Perceptions on Traffic safety: An explorative research to the added value of participatory data collection methods for perceptions on traffic safety in Amsterdam

Organised by Laboratory of Geo-information Science and Remote Sensing

Thu 28 September 2017 15:05 to 15:35

Venue Lumen, gebouwnummer 100
Room 5

The number of road accidents in Dutch cities increased in the last three years. Research in Amsterdam states that the number of serious injuries caused by traffic accidents is much higher in 2016 than in previous years. That is why the Amsterdam municipality announced a new multiyear project to improve the traffic safety for every citizen. For this project, the most important traffic safety indicator is the yearly amount of reported accidents. However, in the Netherlands only 25% of the occurred accidents is reported.
This lack of information can be supplemented by knowledge from the users of public space. They come across the safe and unsafe situations in their daily lives. That is why traffic participants can help to understand traffic risks. Traffic users have certain meanings and feelings of locations, based on experiences. This study is an initial attempt to analyze data collection methods to retrieve this data from citizens and traffic users, called participatory data, whereby the main objective is to explore the added value of this participatory data of citizens to improve traffic safety in Amsterdam.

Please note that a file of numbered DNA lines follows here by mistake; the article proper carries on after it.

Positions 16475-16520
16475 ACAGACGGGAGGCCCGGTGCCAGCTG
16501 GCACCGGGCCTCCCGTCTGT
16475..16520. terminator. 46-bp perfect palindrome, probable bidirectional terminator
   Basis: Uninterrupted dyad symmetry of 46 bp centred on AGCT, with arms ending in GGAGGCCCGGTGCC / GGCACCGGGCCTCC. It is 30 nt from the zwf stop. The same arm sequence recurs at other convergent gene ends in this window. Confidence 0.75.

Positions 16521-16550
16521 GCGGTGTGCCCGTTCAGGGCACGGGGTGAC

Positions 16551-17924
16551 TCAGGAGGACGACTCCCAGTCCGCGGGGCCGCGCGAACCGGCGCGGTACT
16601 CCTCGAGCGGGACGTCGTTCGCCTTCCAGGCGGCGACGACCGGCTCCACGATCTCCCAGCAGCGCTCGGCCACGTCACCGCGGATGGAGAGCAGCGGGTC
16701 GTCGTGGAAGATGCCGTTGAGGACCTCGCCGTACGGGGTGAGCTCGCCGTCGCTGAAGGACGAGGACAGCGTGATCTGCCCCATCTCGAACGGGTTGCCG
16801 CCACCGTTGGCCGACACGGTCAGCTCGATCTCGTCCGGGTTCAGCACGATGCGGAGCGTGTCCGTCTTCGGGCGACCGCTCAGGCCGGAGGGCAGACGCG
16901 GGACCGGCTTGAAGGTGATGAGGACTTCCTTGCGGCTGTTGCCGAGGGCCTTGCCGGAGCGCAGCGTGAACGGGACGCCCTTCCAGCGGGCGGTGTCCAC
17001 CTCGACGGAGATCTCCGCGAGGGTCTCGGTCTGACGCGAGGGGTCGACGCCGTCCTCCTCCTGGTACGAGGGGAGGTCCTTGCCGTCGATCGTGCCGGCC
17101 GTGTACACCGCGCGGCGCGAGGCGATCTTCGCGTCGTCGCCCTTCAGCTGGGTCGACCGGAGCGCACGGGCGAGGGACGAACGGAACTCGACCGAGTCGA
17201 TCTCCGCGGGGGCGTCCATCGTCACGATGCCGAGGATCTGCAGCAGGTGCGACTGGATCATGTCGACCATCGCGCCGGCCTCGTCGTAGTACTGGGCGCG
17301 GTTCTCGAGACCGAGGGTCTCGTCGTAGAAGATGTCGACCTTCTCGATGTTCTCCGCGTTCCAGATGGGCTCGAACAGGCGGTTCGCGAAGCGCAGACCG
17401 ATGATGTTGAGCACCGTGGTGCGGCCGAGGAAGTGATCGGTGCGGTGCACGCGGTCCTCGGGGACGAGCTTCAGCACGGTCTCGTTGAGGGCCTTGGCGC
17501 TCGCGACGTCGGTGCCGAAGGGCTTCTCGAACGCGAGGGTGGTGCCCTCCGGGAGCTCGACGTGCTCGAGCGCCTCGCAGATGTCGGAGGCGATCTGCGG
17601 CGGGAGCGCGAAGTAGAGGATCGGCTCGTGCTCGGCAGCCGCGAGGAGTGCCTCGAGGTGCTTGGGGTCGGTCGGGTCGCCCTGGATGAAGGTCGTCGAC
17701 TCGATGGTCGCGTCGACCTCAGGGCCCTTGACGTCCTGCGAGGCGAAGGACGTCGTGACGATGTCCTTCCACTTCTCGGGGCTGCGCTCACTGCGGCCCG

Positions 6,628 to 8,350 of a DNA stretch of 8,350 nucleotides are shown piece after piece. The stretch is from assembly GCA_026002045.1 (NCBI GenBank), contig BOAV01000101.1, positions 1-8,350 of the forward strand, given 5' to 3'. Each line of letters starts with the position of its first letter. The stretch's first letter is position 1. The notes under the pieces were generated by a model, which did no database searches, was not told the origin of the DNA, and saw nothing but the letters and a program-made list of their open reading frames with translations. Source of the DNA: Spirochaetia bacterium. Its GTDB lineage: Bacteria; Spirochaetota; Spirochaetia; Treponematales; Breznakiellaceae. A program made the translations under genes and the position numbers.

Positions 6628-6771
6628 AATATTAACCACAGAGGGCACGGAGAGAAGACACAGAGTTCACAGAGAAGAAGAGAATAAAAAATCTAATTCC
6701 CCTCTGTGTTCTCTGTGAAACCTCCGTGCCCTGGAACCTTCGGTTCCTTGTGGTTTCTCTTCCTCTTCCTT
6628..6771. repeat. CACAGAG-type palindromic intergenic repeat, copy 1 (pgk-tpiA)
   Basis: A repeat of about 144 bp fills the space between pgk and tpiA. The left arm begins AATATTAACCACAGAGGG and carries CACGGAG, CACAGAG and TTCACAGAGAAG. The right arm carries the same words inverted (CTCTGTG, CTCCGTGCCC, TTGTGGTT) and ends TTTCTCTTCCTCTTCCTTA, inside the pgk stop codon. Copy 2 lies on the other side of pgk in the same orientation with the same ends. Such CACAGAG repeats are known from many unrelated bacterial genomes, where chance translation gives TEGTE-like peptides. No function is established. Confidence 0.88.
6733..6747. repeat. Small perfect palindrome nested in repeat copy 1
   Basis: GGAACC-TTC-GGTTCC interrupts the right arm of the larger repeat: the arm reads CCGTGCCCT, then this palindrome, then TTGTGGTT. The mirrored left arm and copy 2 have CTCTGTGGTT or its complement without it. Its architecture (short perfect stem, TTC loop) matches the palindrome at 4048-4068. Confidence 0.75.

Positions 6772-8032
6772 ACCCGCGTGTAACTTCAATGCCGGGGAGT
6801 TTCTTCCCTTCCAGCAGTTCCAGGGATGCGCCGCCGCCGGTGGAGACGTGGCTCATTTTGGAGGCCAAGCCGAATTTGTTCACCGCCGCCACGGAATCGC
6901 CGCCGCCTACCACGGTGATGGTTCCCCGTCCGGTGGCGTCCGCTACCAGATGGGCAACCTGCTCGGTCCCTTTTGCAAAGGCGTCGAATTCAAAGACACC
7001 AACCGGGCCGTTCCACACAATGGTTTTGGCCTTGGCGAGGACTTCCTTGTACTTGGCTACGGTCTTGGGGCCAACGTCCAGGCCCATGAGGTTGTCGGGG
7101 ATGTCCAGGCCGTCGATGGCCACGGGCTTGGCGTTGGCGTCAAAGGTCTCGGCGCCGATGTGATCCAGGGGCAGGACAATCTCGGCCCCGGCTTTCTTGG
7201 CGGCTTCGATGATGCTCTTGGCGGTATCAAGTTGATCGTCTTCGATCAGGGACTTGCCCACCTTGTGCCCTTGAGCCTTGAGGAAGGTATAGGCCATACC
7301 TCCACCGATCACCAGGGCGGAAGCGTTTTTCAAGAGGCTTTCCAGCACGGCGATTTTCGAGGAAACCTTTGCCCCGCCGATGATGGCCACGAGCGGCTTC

Different types of participatory data are collected. Firstly, mental maps and sketch maps made by residents. Secondly, Wageningen University students performed a transect walk in Amsterdam and valued their perceptions on the safety on several locations. These are compared with a third dataset provided by the Amsterdam Municipality, including many dangerous locations in the city according to residents. The support of these datasets is assessed by thematic and spatial precision, accuracy, comprehensiveness and representativeness.
Next the most significant factors defining traffic safety were analysed by joining environmental and infrastructural elements to the locations of perceptions. Thereafter, the traffic safety perceptions are compared with the reported accidents and the formal infrastructure to determine the added value of the participatory data.
The results are also compared between the residents and the students, who were visitors in Amsterdam. The most remarkable difference is that the perceptions of residents seem to be based on the locations of occurred accidents, where the perceptions of the visitors seem to be based on the traffic density and locations with fast traffic and mayor intersections. Nevertheless, this explorative research shows ways to collect and support participatory data. Although the outcomes cannot directly lead to decision making, due to the limited extent of the research, it does give policymakers important clues to further investigate locations where something must be changed.

Keywords: Traffic Safety; Perceptions; Participatory Maps; Geo-Information Systems (GIS); Urban Data; Amsterdam